We are constantly on the go. We fill our passport with visa stamps and are a wee bit proud when we need to add extra visa pages in order to have enough to scratch the travel bug on our itching feet. (excuse my mixing metaphors). We go home with colorful stories of the people we met, or the food we ate, or the amazing pictures we took of the Akha child in her gorgeous tribal headdress, or the brilliant eyes of the Indian slum girl. We can even add in some stories that pull on heart strings and make others want to go view the same.  And we’re always talking about the next place we’ll be going to. We want to do all these things, as many as possible, before we die, like we won’t have any room for adventure after we die.

I’m not saying it’s bad. The travel bug hits me hard and plenty. Words like “wonderlust” and “beyond the horizon” used to resonate with me.

But now they sound so empty.

Empty.

People say travelers have rich experiences. And they do. But when we go and see and do and go home, we are denying ourselves some of the richest experiences of our lives. And that only comes when we go and see and do and stay.

We forget that the real treasure in everything we experience lies in the heart of God.

No matter how unique, or cool or amazing all those amazing sights are.

And one of the ways to knowing the heart of God as deeply as possible is to know and understand the human heart.

We forget that immersing into a new language and a new culture is one of the most beautiful experiences a human can have, as well as the most painful. Because if you learn to understand  someone’s culture and their language, you begin to understand their heart.

Suddenly they are no longer just a picture, or a story, or even a random person you met on the streets of Vietnam.

They become a part of your heart. From being just a picture of an Akha girl with a stunning headdress, she becomes a friend, a student, or a daughter.The Indian girl with the deep black eyes becomes real too- not simply a photograph or a story, a memoir from your travels.

Instead of traveling and  viewing  magnificent or notorious sights, and grinning to ourselves as we cross it off our bucket list, while planning our next trip, we actually experience what we see. By living in it. By becoming a part of it. By making this people and this land ours.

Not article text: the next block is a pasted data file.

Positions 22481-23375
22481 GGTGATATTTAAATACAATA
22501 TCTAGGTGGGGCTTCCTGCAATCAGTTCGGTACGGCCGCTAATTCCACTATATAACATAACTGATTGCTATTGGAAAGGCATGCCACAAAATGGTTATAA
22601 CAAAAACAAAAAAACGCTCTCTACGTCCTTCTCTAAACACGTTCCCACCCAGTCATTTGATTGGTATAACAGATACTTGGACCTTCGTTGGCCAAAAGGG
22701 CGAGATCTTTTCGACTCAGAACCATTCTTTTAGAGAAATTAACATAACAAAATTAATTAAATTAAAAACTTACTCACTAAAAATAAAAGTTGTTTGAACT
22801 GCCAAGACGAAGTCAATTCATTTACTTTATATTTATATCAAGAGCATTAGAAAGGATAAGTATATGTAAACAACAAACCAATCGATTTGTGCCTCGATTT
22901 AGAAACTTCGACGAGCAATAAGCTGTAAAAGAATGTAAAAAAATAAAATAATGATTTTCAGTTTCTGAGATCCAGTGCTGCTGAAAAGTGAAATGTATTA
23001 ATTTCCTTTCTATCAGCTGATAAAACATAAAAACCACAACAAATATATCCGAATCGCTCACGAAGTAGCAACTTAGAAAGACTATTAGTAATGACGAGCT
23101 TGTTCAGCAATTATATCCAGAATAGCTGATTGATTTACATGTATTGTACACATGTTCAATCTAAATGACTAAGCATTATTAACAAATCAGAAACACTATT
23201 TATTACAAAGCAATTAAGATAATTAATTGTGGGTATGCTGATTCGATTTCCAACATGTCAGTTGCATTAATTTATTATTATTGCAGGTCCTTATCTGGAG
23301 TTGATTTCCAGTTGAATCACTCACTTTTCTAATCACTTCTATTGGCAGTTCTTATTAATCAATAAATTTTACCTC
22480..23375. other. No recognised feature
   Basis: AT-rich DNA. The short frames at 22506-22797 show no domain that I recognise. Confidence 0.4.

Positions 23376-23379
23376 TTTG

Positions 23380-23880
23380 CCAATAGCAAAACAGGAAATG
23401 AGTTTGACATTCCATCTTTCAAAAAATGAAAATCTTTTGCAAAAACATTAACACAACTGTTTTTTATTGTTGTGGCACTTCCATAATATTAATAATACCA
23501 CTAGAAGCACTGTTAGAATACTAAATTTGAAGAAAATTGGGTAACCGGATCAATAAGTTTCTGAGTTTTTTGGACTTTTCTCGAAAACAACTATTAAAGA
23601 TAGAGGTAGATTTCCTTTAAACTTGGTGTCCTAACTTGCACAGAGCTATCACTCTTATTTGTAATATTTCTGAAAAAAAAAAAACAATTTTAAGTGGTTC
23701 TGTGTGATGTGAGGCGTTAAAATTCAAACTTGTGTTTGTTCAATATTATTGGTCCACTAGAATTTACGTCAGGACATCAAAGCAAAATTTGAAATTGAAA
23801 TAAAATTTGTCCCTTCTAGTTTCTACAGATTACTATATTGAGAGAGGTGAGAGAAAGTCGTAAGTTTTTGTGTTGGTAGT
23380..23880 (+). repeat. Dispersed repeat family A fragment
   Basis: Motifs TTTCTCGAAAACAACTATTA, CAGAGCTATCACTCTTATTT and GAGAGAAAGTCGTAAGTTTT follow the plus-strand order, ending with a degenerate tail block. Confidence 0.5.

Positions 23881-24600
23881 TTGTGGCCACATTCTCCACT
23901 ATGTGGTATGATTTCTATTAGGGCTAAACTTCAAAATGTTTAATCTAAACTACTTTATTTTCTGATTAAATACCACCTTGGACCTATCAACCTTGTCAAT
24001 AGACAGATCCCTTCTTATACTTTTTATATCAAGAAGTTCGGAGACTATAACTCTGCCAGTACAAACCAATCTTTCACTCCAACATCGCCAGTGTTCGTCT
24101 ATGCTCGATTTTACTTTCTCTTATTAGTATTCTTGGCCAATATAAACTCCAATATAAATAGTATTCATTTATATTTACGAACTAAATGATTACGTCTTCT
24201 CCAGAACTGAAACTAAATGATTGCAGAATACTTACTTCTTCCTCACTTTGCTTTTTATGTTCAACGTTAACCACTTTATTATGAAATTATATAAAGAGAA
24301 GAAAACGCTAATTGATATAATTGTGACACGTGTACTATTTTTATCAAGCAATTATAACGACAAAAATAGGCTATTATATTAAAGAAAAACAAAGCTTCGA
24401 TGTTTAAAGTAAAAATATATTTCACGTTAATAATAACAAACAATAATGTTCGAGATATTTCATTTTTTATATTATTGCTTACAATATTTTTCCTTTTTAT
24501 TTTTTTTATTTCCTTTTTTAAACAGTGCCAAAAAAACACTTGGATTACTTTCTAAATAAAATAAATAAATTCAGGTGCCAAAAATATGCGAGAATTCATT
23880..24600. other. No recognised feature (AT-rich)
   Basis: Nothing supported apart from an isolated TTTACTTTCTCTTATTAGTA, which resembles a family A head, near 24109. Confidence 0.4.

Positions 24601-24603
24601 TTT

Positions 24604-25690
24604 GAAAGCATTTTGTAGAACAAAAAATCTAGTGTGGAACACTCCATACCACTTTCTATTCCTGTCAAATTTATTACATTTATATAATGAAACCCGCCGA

When that happens, sometimes some of the glossiness gets wiped off the pictures. When we actually get our hands dirty and realize the extent of the pain this world has to offer, we would rather move on, skimming from country to country, not carrying these people in our hearts anymore.

Two weeks ago, I took a short trip to a hill tribe village way back in the mountains. We spent a night and a day there, traveling roads that curved and climbed impossibly, playing with the children, watching in the New Year on the lookout. We slept outside under stars that were deeper and brighter and closer than any I’ve ever seen, punched out of a sky of velvet. We ate rice and spice like nothing else I’ve had. I even got a bite of rat.

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Karen children at Doi Tao, Chiang Mai (photo credit: JJ Burkholder)

 

But it wasn’t enough.We had a less than 24 hours actually staying in the village. I needed to talk with the most of the  villagers through the help of the children translating from my Thai to the Karen language. I had no idea what these people’s lives were like in the last 10 years before we met. I didn’t know their struggles, or their hopes, or their passions.  Sure, I got an experience, something to write home about and something to shock my mom with (the rat part.) But it wasn’t much more than a passing experience.

It all seems so useless if you don’t stop and stay and become.